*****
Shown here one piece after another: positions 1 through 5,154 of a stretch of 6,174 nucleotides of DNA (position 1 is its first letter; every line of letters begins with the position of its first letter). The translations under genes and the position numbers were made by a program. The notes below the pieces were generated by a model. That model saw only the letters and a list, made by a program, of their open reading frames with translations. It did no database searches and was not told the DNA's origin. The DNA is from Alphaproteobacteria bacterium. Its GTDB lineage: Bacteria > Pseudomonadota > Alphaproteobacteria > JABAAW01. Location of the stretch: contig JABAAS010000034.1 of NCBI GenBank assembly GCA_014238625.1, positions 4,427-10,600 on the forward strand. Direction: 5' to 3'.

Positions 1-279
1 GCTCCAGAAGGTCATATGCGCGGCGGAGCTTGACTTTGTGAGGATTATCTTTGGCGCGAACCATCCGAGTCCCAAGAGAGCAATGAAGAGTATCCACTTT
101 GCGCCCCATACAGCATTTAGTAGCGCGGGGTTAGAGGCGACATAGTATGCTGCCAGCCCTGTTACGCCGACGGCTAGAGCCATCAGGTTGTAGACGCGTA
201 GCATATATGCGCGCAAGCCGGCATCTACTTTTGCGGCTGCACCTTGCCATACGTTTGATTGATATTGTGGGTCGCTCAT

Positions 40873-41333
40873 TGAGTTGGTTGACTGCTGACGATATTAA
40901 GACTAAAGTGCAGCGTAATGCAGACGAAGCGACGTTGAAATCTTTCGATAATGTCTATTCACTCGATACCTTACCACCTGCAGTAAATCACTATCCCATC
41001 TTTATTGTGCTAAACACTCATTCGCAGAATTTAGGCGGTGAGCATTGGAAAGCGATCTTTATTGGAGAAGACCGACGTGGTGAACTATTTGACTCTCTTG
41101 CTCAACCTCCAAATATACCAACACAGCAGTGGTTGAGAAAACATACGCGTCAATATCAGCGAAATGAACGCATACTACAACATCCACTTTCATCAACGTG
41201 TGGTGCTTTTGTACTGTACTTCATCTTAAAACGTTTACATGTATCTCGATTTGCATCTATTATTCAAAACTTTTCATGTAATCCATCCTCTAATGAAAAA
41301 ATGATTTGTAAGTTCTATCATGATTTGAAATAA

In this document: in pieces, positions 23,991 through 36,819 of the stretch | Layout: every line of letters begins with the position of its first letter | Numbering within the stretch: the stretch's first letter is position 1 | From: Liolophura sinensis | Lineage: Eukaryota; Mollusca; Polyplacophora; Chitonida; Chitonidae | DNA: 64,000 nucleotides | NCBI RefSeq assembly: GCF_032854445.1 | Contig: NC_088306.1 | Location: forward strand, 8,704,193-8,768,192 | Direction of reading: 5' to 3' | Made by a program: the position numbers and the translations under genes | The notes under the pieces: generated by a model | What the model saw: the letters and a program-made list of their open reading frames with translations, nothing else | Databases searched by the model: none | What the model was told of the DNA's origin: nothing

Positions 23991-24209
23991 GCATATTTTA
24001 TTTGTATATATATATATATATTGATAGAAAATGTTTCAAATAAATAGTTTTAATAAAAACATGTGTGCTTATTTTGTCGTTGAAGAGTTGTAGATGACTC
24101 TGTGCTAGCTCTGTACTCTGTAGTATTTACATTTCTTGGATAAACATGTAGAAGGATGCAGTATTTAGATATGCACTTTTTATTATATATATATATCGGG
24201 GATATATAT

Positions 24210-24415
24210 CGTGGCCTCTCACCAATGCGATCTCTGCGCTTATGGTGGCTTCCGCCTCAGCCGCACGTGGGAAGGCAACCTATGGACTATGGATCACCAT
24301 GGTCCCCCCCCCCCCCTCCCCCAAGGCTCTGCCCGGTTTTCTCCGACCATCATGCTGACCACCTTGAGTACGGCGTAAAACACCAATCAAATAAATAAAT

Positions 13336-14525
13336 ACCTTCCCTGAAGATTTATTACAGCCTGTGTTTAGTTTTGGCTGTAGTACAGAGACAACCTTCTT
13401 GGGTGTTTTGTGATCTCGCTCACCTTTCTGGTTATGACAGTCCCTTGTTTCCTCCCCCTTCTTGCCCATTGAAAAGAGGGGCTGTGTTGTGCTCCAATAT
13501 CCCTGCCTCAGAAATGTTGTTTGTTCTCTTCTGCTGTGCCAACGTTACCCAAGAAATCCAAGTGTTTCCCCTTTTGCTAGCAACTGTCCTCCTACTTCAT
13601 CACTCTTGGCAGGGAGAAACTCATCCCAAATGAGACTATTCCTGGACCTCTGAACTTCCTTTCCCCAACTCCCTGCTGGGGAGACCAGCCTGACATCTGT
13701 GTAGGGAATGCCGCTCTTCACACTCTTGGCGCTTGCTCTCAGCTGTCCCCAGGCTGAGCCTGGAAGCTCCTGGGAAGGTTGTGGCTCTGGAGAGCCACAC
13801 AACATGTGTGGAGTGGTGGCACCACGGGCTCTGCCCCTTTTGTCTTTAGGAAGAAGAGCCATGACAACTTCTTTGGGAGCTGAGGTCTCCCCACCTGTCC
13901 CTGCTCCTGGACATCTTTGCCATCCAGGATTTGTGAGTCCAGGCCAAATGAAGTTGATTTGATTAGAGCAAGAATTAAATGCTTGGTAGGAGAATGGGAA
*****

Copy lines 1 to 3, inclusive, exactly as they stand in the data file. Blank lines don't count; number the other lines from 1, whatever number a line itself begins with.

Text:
Shown here one piece after another: positions 1 through 5,154 of a stretch of 6,174 nucleotides of DNA (position 1 is its first letter; every line of letters begins with the position of its first letter). The translations under genes and the position numbers were made by a program. The notes below the pieces were generated by a model. That model saw only the letters and a list, made by a program, of their open reading frames with translations. It did no database searches and was not told the DNA's origin. The DNA is from Alphaproteobacteria bacterium. Its GTDB lineage: Bacteria > Pseudomonadota > Alphaproteobacteria > JABAAW01. Location of the stretch: contig JABAAS010000034.1 of NCBI GenBank assembly GCA_014238625.1, positions 4,427-10,600 on the forward strand. Direction: 5' to 3'.

Positions 1-279
1 GCTCCAGAAGGTCATATGCGCGGCGGAGCTTGACTTTGTGAGGATTATCTTTGGCGCGAACCATCCGAGTCCCAAGAGAGCAATGAAGAGTATCCACTTT